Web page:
Nikolai wrote:I read the Introduction on the pdf. I'm not sure I would find the book very interesting. My own view is that all the world religions are alike, in that they are different ways of expressing a truth which in itself is indescribable. I also consider all philosophy, science and art as attempts at the same thing. Anyone who has thought deeply about epistemology, the self, agency, time and space would notice how seemingly disparate intellectual paths converge. I therefore make no ultimate distinction between religion and any other human activity - I wouldn't therefore be particular interested in the thesis that not all cultures have religion.
I would be interested though in what you think are the links between this book and Straw Dogs.
John Gray talks about how many of the modern western concepts about human beings and society are derived from Christian ideas. Balagangadhara takes this theme and expands upon it much further. Here is what he says:
The kind of questions that Europe/West asks about human beings (especially in fields like psychology and philosophy) don't make sense to anyone who is not born within the framework of semitic religion (Christian, Muslim, or Jewish cultural background). All its claims about human beings, that human beings have rights, the notion of personhood, about the nature of state, the nature of law, etc are "secularized" versions of Christian theologies (by secularized I mean they are theological ideas dressed up in a neutral or scientific garb). They don't make sense to people like Chinese, Japanese, Indians who don't have these religions. In other words, the questions of Europe about human beings are not scientific questions, but theological questions.
John Gray himself addresses these issues in his books when he talks about secular humanists' notion of progress and how it comes from the Christian notion of providence. Pagans didn't perceive humans as progressing towards some goal. Another example: His straw dogs directly points to the fact that Greeks and Indians don't conceive of human beings as "persons".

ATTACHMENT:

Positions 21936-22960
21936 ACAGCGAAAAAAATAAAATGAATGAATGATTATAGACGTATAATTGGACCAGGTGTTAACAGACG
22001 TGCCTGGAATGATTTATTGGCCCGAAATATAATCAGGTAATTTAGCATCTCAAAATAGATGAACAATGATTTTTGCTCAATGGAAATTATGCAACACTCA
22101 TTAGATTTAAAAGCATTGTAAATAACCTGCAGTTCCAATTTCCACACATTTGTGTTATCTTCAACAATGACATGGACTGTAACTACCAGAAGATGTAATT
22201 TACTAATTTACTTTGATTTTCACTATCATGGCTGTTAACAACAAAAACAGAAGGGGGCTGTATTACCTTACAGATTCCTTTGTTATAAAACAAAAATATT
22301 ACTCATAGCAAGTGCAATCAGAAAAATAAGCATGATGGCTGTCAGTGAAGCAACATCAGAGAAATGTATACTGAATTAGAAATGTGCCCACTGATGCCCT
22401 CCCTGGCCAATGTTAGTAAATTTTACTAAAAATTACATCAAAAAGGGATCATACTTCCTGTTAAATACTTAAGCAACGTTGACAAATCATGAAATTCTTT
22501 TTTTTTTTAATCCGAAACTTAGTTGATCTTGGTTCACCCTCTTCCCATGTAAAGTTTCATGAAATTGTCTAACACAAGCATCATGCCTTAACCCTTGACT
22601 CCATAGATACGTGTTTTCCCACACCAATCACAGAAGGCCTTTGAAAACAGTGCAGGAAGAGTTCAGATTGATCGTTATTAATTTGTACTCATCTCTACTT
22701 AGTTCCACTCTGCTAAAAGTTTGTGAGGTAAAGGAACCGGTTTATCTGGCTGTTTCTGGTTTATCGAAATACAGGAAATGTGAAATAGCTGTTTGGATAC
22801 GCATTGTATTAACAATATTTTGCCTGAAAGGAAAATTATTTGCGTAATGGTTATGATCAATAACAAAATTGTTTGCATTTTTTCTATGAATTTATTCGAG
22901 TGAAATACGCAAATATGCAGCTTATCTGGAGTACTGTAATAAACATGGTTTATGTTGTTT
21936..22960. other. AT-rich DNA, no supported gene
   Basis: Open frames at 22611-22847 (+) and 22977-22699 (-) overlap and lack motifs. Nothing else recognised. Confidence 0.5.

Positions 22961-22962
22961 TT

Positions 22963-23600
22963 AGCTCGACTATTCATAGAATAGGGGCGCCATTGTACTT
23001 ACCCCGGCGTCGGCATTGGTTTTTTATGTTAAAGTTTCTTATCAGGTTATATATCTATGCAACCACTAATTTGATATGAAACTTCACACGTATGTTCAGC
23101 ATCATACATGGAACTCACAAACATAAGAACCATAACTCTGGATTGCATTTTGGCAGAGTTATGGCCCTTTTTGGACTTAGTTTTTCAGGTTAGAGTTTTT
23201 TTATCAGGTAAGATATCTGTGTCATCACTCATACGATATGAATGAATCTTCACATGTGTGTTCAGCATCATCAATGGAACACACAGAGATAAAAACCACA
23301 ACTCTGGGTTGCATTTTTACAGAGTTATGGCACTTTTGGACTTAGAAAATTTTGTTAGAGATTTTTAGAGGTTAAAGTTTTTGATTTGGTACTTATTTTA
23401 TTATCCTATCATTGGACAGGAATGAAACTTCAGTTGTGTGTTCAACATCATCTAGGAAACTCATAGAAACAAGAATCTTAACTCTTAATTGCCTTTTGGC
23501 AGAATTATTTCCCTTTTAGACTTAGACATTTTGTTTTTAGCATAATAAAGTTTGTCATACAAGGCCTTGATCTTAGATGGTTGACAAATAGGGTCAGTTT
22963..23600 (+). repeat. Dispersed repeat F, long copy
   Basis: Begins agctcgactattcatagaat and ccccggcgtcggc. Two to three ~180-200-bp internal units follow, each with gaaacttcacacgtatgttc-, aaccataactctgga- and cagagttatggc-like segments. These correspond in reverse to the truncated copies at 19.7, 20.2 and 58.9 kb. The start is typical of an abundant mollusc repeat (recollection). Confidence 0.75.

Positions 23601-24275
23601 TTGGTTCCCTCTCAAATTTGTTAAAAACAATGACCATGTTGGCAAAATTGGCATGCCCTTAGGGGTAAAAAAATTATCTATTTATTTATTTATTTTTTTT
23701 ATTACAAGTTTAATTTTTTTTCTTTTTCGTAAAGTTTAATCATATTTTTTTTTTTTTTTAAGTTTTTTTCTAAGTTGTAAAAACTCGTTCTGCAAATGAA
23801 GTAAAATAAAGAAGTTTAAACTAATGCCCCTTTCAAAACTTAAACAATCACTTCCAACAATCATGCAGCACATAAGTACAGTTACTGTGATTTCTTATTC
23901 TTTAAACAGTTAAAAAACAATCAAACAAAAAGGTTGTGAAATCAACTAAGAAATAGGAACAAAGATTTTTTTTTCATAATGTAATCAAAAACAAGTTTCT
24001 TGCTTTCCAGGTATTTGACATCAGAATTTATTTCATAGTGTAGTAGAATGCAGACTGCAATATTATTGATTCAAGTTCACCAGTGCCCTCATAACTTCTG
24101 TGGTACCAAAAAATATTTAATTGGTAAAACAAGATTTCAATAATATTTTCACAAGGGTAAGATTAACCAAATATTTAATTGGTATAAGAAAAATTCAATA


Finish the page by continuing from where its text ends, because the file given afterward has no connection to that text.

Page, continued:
Balagangadhara's book is revolutionary in the sense that it rewrites the history of European/Western culture. The story and history of Western culture is the story and history of Western Christianity. He does not merely make the claim that Christianity influenced the Western culture (everyone knows that, it's been discussed to death). The claim is that the history and story of the 'West' is the constant 'secularization' of Christian theological concepts. In this context, secularization refers to a process in which religious doctrines become increasingly more 'formalised'; in which they cast off their explicitly christian features and spreads in society in a 'neutral form'. The basic conceptual structure of these doctrines are retained, but dressed up in an alterable secular garb. The modern, secular institutions and ideas of Europe are still very much rooted in Biblical theology. This theology has influenced how the "West" has viewed, experienced, and described and continue to describe other cultures.
If his theory is right, it represents a paradigm shift in the social sciences and cultural studies. We will have to discard most if not all of our current theories about human beings, societies, and cultures